Jan 29 (Reuters) - U.S. meat industry groups and packers have stepped up efforts to seek repeal of a law that requires products to have a country-of-origin label, citing increased costs and conflicts with trade partners now that the Farm Bill passed by the House of Representatives on Wednesday keeps the COOL law in place.
The American Meat Institute, National Cattleman’s Beef Association, National Chicken Council, National Pork Producers Council, National Turkey Federation and the North American Meat Association as well as big meat packers have all lobbied to have the new Farm Bill change the country of origin labeling law.
But the House passed the farm bill, by 251 votes to 166, and it is headed to the Senate for a vote as early as Thursday.
“We had asked for a fix. Now, because that is not in the farm bill, we’re going to ask for a full repeal,” Dave Warner, spokesman for the National Pork Council said.
The industry has complained that COOL forces it to keep livestock and meat separated throughout the entire food processing chain, adding to costs.
Canada and Mexico are concerned that U.S. meat packers will stop sourcing livestock from outside of the United States. Additionally, both countries have both complained to the World Trade Organization (WTO) about the current U.S. labeling law, saying it discriminates against their animals and products.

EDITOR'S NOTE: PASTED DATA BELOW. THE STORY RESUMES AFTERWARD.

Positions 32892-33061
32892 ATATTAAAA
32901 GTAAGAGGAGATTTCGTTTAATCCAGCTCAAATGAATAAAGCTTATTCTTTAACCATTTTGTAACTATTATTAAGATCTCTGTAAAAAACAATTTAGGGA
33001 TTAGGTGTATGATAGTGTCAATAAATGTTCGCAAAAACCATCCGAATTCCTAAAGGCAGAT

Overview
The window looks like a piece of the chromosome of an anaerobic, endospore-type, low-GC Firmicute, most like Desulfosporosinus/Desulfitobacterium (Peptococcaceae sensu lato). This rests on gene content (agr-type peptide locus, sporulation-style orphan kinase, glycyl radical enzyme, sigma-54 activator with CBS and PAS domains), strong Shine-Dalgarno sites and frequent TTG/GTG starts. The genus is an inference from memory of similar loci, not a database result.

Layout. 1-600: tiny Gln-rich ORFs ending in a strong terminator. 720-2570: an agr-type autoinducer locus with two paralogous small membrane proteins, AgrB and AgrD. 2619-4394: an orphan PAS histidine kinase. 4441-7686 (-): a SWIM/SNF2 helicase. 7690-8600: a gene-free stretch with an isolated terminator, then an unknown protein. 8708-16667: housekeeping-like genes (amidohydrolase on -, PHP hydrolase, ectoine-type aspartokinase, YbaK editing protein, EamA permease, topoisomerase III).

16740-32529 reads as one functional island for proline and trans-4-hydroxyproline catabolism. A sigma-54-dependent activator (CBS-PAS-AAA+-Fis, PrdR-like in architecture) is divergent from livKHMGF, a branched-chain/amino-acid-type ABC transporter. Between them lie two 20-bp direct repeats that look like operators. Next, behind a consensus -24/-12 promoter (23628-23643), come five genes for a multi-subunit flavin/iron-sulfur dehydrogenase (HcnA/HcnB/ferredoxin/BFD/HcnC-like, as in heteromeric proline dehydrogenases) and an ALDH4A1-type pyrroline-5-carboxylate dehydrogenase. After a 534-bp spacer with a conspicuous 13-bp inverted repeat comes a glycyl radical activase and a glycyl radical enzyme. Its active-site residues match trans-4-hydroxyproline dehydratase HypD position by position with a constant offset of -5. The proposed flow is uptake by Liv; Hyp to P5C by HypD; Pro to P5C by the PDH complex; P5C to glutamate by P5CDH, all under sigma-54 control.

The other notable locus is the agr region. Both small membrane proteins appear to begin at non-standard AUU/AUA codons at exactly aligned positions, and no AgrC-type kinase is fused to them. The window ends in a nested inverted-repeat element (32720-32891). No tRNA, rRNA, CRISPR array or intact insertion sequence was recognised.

Tyson Foods, the largest U.S. meat processor, stopped buying slaughter-ready Canadian cattle in October 2013 due to increased costs associated with COOL labeling .
“This law has increased costs by requiring additional product codes, production breaks and product segregation without providing any additional value to our customers,” Gary Mickelson, spokesman for Tyson Foods said.
Senate Agriculture Committee Chairwoman Debbie Stabenow has said that if the WTO finds the U.S. COOL law illegal then it will be suspended, changed or repealed. The WTO dispute hearing is scheduled for Feb. 18.
COOL backers, including consumer groups and ranchers, say consumers have a right to know where their meat comes from.
The U.S. meat industry groups also fear retaliation, in the form of tariffs and other trade blocks from both Canada and Mexico, Warner said.
U.S. agribusiness giant Cargill, Inc. said the labeling law has resulted in significant costs to the American meat sector with no evidence of benefit.
“The prospect of $2 billion in retaliatory tariffs from America’s NAFTA partners to the north and south, we believe Congress should revisit this issue,” said Michael Martin, Cargill spokesman referring to WTO compliance.